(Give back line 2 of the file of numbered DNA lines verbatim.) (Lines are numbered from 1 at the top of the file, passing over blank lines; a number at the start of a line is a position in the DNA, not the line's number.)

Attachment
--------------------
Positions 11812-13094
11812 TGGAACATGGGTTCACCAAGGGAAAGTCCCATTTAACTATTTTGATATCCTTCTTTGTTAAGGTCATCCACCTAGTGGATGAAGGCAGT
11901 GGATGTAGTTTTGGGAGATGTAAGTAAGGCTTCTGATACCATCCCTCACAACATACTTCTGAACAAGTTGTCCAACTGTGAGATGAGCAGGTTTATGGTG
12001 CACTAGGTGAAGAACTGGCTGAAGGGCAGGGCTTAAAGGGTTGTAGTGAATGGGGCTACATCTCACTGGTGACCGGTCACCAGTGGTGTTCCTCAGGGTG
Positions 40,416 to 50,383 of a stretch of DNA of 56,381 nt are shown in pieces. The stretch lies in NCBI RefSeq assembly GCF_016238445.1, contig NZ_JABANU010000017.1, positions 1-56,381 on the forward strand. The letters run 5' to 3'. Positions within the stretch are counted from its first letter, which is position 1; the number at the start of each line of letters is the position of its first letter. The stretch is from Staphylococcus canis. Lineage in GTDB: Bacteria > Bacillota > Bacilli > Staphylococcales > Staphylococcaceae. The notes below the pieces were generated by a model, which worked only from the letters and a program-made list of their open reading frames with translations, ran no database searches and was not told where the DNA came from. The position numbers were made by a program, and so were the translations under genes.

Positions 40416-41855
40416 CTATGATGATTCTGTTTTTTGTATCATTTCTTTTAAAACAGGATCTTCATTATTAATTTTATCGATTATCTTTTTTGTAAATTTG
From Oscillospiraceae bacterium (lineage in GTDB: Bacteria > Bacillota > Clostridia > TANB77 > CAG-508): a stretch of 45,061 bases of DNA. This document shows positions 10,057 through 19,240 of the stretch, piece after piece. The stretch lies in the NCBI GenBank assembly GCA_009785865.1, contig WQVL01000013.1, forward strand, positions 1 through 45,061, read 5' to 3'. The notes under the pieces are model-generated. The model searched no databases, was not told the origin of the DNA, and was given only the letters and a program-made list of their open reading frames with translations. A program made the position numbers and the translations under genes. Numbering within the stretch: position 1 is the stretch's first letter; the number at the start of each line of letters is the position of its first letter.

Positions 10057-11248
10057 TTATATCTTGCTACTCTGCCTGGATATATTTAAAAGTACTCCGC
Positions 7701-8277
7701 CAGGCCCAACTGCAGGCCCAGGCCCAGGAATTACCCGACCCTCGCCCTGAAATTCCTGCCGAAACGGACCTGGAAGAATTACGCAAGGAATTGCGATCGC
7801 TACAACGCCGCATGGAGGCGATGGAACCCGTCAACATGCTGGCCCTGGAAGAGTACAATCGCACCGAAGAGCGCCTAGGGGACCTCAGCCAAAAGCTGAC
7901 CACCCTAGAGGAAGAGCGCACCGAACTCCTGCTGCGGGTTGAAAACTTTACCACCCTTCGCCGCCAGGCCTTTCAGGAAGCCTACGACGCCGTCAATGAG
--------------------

11812 TGGAACATGGGTTCACCAAGGGAAAGTCCCATTTAACTATTTTGATATCCTTCTTTGTTAAGGTCATCCACCTAGTGGATGAAGGCAGT